Q. What issues affect hiring international medical graduates?
A. International Medical Graduates (IMGs) need special credentialing from the Educational Commission on Foreign Medical Graduates (ECFMG) in order to become licensed physicians or begin residency training. In addition, IMGs who are not U.S. citizens or permanent residents (“green card” holders) must obtain an employment-authorized temporary visa before beginning employment (including residency training) in the United States.
Q. What visa options do IMGs have for their residency?
A. IMGs generally have three nonimmigrant status options for their residency: a J-1 Exchange Visitor, sponsored through ECFMG; H-1B Professional Worker, sponsored by the hospital where they will be a resident; and O-1 Extraordinary Ability, sponsored by the hospital where they will be a resident.
Q. What are the requirements for J-1 status?
A. A residency program must be sponsored by ECFMG, which will issue a Form DS-2019 to a physician to enable him or her to obtain J-1 status or apply for a J‑1 visa abroad. ECFMG requires a physician to have obtained ECFMG certification, which includes a credentials review and satisfactory scores on the USMLE Step 1, Step 2 Clinical Knowledge, and Step 2 Clinical Skills (or the ECFMG Clinical Skills Assessment plus a passing score on the Test of English as a Foreign Language (TOEFL)) examinations.
Q. What are the limitations on J-1 status?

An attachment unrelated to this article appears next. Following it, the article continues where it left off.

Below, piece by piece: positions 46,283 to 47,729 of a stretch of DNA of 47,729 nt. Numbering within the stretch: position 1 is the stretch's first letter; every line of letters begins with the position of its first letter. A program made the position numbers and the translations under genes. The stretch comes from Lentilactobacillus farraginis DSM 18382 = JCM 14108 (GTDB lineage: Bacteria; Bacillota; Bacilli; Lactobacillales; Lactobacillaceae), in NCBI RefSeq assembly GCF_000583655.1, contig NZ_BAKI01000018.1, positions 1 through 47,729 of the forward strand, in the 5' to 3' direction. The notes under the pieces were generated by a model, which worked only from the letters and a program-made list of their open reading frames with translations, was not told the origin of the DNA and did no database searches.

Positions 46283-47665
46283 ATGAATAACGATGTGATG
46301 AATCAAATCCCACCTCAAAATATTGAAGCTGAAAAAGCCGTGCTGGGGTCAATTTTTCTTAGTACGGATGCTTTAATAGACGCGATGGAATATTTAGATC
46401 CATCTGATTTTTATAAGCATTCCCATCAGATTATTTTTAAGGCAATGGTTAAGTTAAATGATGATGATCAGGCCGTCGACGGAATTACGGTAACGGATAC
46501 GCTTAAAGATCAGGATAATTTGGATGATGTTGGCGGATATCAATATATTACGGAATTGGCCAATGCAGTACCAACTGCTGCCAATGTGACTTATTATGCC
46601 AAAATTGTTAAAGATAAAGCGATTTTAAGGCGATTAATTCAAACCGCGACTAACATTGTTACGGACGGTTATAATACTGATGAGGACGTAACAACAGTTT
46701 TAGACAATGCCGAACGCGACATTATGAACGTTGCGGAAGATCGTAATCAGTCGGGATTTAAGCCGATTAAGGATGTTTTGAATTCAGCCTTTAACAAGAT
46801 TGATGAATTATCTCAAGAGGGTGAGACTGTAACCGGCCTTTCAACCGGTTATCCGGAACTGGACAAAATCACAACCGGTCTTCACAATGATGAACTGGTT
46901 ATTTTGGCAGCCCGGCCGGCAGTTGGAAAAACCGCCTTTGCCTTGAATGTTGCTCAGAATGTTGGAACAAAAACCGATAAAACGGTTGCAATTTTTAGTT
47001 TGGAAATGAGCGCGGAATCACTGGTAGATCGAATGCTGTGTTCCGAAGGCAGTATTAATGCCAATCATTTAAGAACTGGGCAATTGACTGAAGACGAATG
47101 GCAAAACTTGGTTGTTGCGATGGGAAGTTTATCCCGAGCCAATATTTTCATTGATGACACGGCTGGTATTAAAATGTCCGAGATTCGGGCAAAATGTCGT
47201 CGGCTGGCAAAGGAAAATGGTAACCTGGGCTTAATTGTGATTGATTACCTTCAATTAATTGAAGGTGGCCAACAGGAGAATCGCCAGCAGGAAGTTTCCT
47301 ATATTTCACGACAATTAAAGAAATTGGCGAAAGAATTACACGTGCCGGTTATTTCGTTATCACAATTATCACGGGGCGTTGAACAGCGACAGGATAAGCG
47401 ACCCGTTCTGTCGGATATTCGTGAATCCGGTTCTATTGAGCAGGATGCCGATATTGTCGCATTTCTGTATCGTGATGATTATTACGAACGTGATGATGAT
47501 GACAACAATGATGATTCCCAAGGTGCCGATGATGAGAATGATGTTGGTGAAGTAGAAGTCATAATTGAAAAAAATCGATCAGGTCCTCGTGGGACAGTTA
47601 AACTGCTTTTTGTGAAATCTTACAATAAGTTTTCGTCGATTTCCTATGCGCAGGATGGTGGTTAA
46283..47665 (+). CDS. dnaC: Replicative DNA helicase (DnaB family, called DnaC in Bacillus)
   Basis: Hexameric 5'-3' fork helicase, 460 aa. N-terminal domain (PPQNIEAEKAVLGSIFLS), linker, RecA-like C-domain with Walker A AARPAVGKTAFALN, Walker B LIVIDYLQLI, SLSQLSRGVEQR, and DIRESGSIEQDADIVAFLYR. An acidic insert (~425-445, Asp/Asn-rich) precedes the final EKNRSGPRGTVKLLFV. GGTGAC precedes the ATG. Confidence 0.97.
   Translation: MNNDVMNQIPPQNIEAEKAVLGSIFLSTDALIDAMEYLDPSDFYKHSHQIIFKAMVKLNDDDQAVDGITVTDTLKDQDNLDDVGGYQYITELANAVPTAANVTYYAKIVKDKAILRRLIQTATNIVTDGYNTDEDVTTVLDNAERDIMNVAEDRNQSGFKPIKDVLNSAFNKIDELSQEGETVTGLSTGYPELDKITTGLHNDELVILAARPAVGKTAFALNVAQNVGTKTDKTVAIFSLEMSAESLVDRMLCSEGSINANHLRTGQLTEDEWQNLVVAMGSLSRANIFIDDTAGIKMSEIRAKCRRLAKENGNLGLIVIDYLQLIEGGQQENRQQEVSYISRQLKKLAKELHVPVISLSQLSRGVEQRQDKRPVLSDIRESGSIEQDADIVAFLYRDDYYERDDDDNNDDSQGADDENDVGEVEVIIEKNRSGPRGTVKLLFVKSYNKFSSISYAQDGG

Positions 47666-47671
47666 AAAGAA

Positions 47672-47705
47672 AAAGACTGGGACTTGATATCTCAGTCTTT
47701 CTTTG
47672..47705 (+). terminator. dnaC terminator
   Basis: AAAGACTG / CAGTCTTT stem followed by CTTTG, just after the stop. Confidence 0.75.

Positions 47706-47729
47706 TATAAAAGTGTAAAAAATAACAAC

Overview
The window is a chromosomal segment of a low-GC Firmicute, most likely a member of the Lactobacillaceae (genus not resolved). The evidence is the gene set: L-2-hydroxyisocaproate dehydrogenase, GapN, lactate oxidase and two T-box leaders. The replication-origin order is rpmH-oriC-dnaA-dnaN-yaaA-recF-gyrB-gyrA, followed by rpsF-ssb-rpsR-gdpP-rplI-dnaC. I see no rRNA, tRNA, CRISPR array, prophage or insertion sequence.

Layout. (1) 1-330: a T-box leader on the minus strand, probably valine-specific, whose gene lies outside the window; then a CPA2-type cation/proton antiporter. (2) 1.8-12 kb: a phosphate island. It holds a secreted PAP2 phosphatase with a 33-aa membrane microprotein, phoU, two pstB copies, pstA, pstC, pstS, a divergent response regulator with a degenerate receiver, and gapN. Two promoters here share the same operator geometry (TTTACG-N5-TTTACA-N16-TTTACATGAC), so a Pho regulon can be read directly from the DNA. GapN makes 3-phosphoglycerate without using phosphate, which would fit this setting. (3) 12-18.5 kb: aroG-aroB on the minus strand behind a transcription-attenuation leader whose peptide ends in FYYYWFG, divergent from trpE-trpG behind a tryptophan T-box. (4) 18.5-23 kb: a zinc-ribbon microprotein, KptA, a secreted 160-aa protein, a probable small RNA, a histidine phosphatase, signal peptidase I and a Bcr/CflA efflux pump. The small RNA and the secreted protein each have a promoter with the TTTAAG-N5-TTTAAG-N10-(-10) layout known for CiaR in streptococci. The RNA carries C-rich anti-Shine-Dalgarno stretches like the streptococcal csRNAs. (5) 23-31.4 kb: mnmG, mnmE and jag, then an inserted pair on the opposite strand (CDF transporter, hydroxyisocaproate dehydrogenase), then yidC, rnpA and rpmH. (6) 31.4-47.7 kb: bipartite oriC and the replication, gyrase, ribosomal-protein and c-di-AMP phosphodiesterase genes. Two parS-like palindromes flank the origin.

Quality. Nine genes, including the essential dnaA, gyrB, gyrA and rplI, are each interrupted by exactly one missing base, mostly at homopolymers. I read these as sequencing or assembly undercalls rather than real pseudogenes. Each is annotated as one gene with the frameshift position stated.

A. J-1 status is limited to the length of a normal training program in the specialty for which the physician is being trained, as recognized by ACGME. In addition, the overall time limit for a J-1 physician is seven years. Finally, any physician who receives graduate medical education (GME) in J-1 status must return to his or her home country for two years before being eligible for H status or permanent residence, unless a waiver of that requirement is granted.
Q. What are the requirements for H-1B status?
A. An H-1B petition may be filed for an IMG who has an ECFMG certificate, has completed all three steps of the USMLE examination and has a valid training (or house) license in the state of intended training. An employer must first file a Labor Condition Application (LCA) with the U.S. Department of Labor (DOL), attesting that it is offering the position at the prevailing wage for the occupation and is offering the H-1B the same wages and working conditions as it offers its other residents. The LCA is filed with Form I-129, Petition for Nonimmigrant Worker, and supporting documentation, to United States Citizenship and Immigration Services (USCIS). A petition on behalf of a person in valid status in the United States can request the person’s status be changed to H-1B with the petition approval; a petition on behalf of a person outside of the U.S. allows the person to apply for an H-1B visa at a. U.S. Consulate upon petition approval.
Q. Am I eligible for an H-1B if I don’t have USMLE 1, 2, 3?
A. Maybe. There is an exception to the test requirements if a physician is of “national renown”.